In every issue of every teen magazine I have seen there is a sectionbased on one of the things that is supposedly the main focus of girls' lives -boys. In Seventeen, one subhead states, "Turn his head with one of thesmooth moves that worked on these hotties." This statement practically begsfor criticism. First, it implies that girls need "smooth moves" toappeal to guys and that their personality is not enough. Second, the statementimplies that "smooth moves" should be tried on "hotties."This makes girls think that the only boys worth their time are good-looking ones,which again de-emphasizes the importance of personality. This is contradicted afew pages later when a boy advises a reader to be herself to attract a guybecause guys value personality over looks.

Boys are also in anotherimportant section of teen magazines: the sex and body section. In an issue of thenow-defunct Teen, there is a baseball field with the sexual metaphors for thebases. Instead of warning girls not to run the bases until they are ready, thearticle simply states the meaning of each and adds a cute, provocative ending foreach explanation. "Pucker Up," "Hey now!" and "Ohmy!" are the endings for the first three bases, but home plate says"It's called sex - perhaps you've heard of it?" I was shocked when Iread this because teen magazines don't usually address anything beyond kissing.In this "article" they didn't even warn about the risks of STDs orpregnancy. The article doesn't mention abstinence or even the risks of emotionalattachment. It simply glorifies the old metaphor.

Many experts (and men)wonder why girls care so much about how they look. The answer is buried deepwithin the pages of teen magazines. I counted the "glamour" pages infive magazines (not including fitness sections but including advertisements) andthe average was 47 percent of pages are devoted to making a (probably alreadybeautiful) girl look better.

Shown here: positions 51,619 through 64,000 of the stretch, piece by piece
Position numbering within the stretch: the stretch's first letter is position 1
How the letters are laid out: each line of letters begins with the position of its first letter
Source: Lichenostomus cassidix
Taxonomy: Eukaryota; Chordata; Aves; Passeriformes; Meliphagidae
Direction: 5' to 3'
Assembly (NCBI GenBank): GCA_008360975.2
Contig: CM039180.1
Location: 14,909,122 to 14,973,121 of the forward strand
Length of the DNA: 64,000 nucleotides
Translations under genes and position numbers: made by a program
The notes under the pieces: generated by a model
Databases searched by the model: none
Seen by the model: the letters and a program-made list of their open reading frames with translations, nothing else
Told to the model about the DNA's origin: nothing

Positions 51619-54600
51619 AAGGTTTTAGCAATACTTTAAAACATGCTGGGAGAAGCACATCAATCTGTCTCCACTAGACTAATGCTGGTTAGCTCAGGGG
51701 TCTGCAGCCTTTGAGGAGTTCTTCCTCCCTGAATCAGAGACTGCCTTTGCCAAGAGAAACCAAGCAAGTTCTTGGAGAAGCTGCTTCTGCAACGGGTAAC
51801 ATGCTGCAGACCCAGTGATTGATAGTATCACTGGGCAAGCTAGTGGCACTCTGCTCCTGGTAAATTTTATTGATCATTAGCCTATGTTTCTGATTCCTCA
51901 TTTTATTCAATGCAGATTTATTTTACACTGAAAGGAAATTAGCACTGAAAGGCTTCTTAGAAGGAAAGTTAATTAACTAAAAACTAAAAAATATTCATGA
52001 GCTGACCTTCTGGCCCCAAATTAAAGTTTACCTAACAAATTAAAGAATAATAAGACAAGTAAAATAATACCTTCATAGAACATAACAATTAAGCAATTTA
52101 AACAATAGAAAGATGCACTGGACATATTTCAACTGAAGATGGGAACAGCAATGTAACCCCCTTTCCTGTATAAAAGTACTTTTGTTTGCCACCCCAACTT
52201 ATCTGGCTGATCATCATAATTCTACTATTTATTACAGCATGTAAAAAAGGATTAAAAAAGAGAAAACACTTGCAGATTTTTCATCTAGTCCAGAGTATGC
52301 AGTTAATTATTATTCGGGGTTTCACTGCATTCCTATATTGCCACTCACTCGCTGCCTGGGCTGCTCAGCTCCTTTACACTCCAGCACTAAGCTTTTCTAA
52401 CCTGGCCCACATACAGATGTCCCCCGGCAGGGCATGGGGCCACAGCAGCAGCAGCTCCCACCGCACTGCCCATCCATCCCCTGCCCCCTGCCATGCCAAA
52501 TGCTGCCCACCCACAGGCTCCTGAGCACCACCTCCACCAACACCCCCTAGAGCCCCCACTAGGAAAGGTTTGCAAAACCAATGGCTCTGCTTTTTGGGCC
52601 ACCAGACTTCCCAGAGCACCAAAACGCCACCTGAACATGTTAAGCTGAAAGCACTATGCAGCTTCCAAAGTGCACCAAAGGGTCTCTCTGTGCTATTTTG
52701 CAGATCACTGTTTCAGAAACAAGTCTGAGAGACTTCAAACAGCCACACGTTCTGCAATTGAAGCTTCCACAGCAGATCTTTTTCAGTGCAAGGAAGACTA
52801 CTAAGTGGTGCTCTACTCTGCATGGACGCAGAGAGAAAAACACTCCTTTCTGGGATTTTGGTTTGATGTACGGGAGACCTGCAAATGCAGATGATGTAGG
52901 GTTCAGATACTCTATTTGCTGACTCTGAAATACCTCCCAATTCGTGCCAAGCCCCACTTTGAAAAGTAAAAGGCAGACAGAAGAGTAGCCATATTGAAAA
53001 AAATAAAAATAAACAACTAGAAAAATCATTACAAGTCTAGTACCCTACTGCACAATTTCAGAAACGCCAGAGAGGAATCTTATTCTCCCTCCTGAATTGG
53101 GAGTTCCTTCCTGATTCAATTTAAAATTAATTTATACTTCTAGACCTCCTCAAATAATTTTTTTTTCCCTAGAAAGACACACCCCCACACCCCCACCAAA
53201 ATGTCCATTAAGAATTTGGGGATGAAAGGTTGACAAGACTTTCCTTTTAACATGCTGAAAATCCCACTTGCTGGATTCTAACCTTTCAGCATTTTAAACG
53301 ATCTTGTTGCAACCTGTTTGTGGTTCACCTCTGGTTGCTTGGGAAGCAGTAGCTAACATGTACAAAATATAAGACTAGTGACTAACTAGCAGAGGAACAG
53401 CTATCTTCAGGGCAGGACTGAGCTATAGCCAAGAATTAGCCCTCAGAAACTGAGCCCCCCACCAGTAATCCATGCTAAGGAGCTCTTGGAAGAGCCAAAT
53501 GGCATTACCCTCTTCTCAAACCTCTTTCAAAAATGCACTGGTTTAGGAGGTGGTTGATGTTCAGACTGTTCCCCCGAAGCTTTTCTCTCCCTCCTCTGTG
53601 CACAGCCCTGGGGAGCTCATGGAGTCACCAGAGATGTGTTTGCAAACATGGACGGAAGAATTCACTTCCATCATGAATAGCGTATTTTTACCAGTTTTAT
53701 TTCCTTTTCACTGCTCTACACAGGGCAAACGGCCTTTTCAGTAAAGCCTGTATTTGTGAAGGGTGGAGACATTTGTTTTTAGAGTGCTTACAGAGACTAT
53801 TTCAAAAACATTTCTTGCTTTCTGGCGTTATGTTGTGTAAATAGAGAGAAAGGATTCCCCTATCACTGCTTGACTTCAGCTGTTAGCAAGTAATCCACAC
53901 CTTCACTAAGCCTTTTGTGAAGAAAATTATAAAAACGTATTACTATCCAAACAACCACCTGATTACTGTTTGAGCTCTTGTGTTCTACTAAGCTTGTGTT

Why? One might think that the editors dothis to help girls improve their self-esteem and self-confidence, but that is notthe case. They do it to sell products and start trends. What they might notrealize is that girls who desperately need confidence look to their magazine forguidance. These girls buy the products and become sheep in a flock of girls justlike them. Instead of giving girls more confidence and self-esteem, it takes awaytheir originality and makes them think that if they don't dress the way themagazine says to, they are not gorgeous.

However horrible I think teenmagazines are, they do have some worthwhile articles. Most preach safe sex(though they don't preach no sex), and there are some inspirational stories. Inthe advice columns, a few (not many) of the questions are answered with insight.

And as much as I complain about their superficiality, there is one pagein every teen magazine that I like: the fitness page with tips on how to get inshape and eat right, which I think is excellent.

The final thing aboutteen magazines that pleases me is the anti-drug advertising. Instead of thecigarette ads found in magazines for adults, teen mags often have powerfulanti-smoking and anti-drug ads that catch the eye and make a girl thinktwice.

Although I have dug through teen magazines to find the goodqualities, I didn't have to dig at all to find the superficial articles. Teenmagazines are materialistic and send the wrong messages to readers about bodyimage, glamour, boys and sex. I suppose, however, that if there are enough youngwomen like me, who understand the fallacies, we can skip what we don't like andfocus on the bits we enjoy.




This work has been published in the Teen Ink monthly print magazine. This piece has been published in Teen Ink’s monthly print magazine.